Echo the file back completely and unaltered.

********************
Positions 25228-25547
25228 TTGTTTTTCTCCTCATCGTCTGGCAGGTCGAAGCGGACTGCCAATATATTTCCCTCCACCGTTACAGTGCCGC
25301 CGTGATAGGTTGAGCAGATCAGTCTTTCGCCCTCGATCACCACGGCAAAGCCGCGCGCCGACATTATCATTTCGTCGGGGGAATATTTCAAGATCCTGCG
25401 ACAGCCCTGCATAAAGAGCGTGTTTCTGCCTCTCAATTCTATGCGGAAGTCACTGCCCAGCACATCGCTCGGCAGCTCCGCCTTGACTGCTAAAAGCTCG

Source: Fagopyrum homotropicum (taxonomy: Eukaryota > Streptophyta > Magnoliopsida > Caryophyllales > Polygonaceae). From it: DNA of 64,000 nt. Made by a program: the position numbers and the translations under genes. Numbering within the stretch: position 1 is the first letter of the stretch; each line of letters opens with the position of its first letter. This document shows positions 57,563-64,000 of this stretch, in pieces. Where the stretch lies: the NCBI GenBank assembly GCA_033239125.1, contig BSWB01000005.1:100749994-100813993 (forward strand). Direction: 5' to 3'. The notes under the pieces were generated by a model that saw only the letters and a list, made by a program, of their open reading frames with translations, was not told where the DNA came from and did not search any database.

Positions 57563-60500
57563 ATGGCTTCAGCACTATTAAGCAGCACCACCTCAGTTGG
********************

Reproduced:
Positions 25228-25547
25228 TTGTTTTTCTCCTCATCGTCTGGCAGGTCGAAGCGGACTGCCAATATATTTCCCTCCACCGTTACAGTGCCGC
25301 CGTGATAGGTTGAGCAGATCAGTCTTTCGCCCTCGATCACCACGGCAAAGCCGCGCGCCGACATTATCATTTCGTCGGGGGAATATTTCAAGATCCTGCG
25401 ACAGCCCTGCATAAAGAGCGTGTTTCTGCCTCTCAATTCTATGCGGAAGTCACTGCCCAGCACATCGCTCGGCAGCTCCGCCTTGACTGCTAAAAGCTCG

Source: Fagopyrum homotropicum (taxonomy: Eukaryota > Streptophyta > Magnoliopsida > Caryophyllales > Polygonaceae). From it: DNA of 64,000 nt. Made by a program: the position numbers and the translations under genes. Numbering within the stretch: position 1 is the first letter of the stretch; each line of letters opens with the position of its first letter. This document shows positions 57,563-64,000 of this stretch, in pieces. Where the stretch lies: the NCBI GenBank assembly GCA_033239125.1, contig BSWB01000005.1:100749994-100813993 (forward strand). Direction: 5' to 3'. The notes under the pieces were generated by a model that saw only the letters and a list, made by a program, of their open reading frames with translations, was not told where the DNA came from and did not search any database.

Positions 57563-60500
57563 ATGGCTTCAGCACTATTAAGCAGCACCACCTCAGTTGG